• The GDP is expected to see a significant growth trajectory from Rs 98 lakh crore when Prime Minister Modi took office in March 2024 to roughly Rs 172 lakh crore.
  • Surpassing forecasts, the projected 7.3% growth rate for 2023–24 highlights how strong India’s economic recovery is.

Contributors to India’s Growth:
Four main factors drive India’s GDP growth:

  • net exports,
  • government final consumption expenditure (GFCE),
  • gross fixed capital formation (GFCF), and
  • private final consumption expenditure (PFCE).

PFCE, or personal spending, accounts for around 60% of GDP.

  • GFCF makes up around 30% and represents investments in productive capacity.
  • Government spending, or GFCE, makes up 10% of GDP, but expenditure on imports and exports, or Net Exports, can have a negative effect.

Components of GDP Growth:

  • Private Consumption Demand: The overall demand from consumers is expected to expand by 4.4% in the current year. This is less than the growth rate of the first term (7.1%) but still comparable to the CAGR of the second term (4.5%). Concerns arise from muted private consumption and rising inequality.
  • Investment Spending: The current fiscal year has seen a 9.3% increase in investment spending, bringing the second term’s CAGR (5.6%) into line with the first term’s (7.3%). Concerns still exist, though, since the government provides a sizable share of investment and private consumption is still low.
  • Government Spending: In comparison to the first term, when it grew at a CAGR of 7.9%, government spending has expanded more slowly in the second term, growing at a CAGR of 2.8%. The expansion in government spending has been modest despite the COVID-19 delays.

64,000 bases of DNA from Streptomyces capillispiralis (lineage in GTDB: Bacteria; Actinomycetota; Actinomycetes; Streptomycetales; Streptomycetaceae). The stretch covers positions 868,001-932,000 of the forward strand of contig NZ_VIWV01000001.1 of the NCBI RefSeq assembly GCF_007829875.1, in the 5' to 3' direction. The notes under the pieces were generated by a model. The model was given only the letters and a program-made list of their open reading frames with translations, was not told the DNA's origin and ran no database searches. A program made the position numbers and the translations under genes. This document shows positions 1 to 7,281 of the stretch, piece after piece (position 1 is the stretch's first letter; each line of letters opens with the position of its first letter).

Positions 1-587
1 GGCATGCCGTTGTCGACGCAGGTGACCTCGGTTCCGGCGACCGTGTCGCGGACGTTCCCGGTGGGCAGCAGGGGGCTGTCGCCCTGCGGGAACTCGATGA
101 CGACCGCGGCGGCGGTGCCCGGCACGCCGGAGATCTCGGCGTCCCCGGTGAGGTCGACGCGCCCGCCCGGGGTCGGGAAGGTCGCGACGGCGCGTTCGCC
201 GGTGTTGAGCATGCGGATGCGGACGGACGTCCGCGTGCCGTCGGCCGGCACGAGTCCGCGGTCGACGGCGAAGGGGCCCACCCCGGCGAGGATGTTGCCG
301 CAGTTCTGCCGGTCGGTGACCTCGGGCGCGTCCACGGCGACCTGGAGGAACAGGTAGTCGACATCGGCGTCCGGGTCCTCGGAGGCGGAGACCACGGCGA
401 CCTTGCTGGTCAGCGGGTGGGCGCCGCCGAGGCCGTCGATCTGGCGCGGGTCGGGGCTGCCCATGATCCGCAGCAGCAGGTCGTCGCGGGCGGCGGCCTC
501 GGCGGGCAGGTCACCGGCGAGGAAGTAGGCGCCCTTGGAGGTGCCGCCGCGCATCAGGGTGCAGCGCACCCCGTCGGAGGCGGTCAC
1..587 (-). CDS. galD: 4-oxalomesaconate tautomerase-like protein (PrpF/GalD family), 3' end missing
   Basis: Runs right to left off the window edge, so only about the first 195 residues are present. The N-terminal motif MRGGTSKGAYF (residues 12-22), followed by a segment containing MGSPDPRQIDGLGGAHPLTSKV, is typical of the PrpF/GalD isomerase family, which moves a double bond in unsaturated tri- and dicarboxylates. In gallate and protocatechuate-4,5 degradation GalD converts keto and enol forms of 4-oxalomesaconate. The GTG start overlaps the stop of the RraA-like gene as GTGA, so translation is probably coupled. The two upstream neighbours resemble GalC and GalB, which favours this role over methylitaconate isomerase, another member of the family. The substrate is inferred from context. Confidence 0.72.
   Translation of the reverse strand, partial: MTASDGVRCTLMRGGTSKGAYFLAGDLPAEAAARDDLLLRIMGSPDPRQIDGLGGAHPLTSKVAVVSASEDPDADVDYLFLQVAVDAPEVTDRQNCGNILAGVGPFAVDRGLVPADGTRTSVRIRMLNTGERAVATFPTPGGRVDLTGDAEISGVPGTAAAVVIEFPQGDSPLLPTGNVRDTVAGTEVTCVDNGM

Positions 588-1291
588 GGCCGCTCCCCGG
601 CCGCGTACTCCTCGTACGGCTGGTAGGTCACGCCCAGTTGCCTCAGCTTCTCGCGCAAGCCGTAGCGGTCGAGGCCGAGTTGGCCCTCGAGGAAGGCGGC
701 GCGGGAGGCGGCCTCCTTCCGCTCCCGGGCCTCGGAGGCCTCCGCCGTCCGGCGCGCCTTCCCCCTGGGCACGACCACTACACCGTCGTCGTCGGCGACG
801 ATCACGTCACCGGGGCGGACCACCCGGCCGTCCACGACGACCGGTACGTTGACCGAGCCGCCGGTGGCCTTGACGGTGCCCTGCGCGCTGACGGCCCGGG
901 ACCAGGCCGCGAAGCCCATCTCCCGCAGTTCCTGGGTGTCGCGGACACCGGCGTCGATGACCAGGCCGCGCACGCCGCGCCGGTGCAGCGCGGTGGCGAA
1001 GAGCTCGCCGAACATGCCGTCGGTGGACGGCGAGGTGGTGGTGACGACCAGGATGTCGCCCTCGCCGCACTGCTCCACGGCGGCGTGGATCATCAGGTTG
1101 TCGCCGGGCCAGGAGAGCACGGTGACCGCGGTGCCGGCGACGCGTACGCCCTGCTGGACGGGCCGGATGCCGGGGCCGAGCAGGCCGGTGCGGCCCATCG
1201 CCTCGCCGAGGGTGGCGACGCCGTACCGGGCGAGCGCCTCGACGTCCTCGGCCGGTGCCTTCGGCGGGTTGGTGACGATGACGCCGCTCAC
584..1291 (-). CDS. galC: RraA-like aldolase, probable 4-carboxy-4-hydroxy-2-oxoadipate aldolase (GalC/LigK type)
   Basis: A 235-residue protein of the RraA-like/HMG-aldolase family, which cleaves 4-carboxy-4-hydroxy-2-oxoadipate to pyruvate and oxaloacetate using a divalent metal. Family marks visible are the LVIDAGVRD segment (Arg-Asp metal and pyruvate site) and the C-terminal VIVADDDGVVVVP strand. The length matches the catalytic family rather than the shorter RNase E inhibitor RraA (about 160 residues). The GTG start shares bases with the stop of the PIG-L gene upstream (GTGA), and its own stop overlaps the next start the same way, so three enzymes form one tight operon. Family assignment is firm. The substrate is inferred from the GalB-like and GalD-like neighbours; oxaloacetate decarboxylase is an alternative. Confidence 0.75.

• Net Exports: The current year has seen a 144% increase in negative growth rates in net exports, which indicate larger imports than exports. In spite of this, the growth rate has slowed down during the course of the two terms, indicating a slight improvement.


  • The prediction of 7.3% GDP growth for 2023-24, while optimistic overall, indicates a strong economic rebound and exceeds initial expectations.
  • However, the growth trajectory for the second term is still lower than the first term.
PYQ: Do you agree that the Indian economy has recently experienced a V-shaped recovery? Give reasons in support of your answer. (250 words/15m) (UPSC CSE (M) GS-3 2021)
Practice Question: Analyzing India’s economic trajectory, the First Advance Estimates (FAEs) for the financial year 2023-24 reveal a surprising GDP growth rate of 7.3%, outperforming earlier expectations. Discuss the key factors contributing to this growth. (200 words/12.5 m)

6. GST revenues reveal a dissonance in consumption growth across States.

Topic: GS3 – Indian economy – Issues relating to Mobilization of Resources

Crucial for UPSC as it addresses economic disparities and consumption trends, impacting India’s fiscal health and policy formulation.

  • The news highlights concerns over weak consumer spending trends in India as Goods and Services Tax (GST) revenues for the first nine months of 2023-24 reveal disparities in consumption growth across states, with Gujarat, West Bengal, and others experiencing slower growth.

Additional information on this news:

  • GST revenues for the first nine months of 2023-24 highlight disparities in consumption growth across Indian states.
  • Private final consumption expenditure (PFCE) is estimated to grow at the slowest rate since 2002-03, raising concerns about weak consumer spending trends.
  • While overall GST revenues grew by 11.7%, State GST collections increased at a sharper pace of 15.2%, serving as an indicator of consumption trends.
  • Among the 20 largest states, Gujarat and West Bengal are seeing weaker growth, clocking less than double-digit growth in State GST collections.
  • Eight states, including Madhya Pradesh, Maharashtra, and Karnataka, have experienced State GST revenue growth rates higher than the national average.
  • Regional disparities in consumption may explain the overall slower growth in consumption across the country.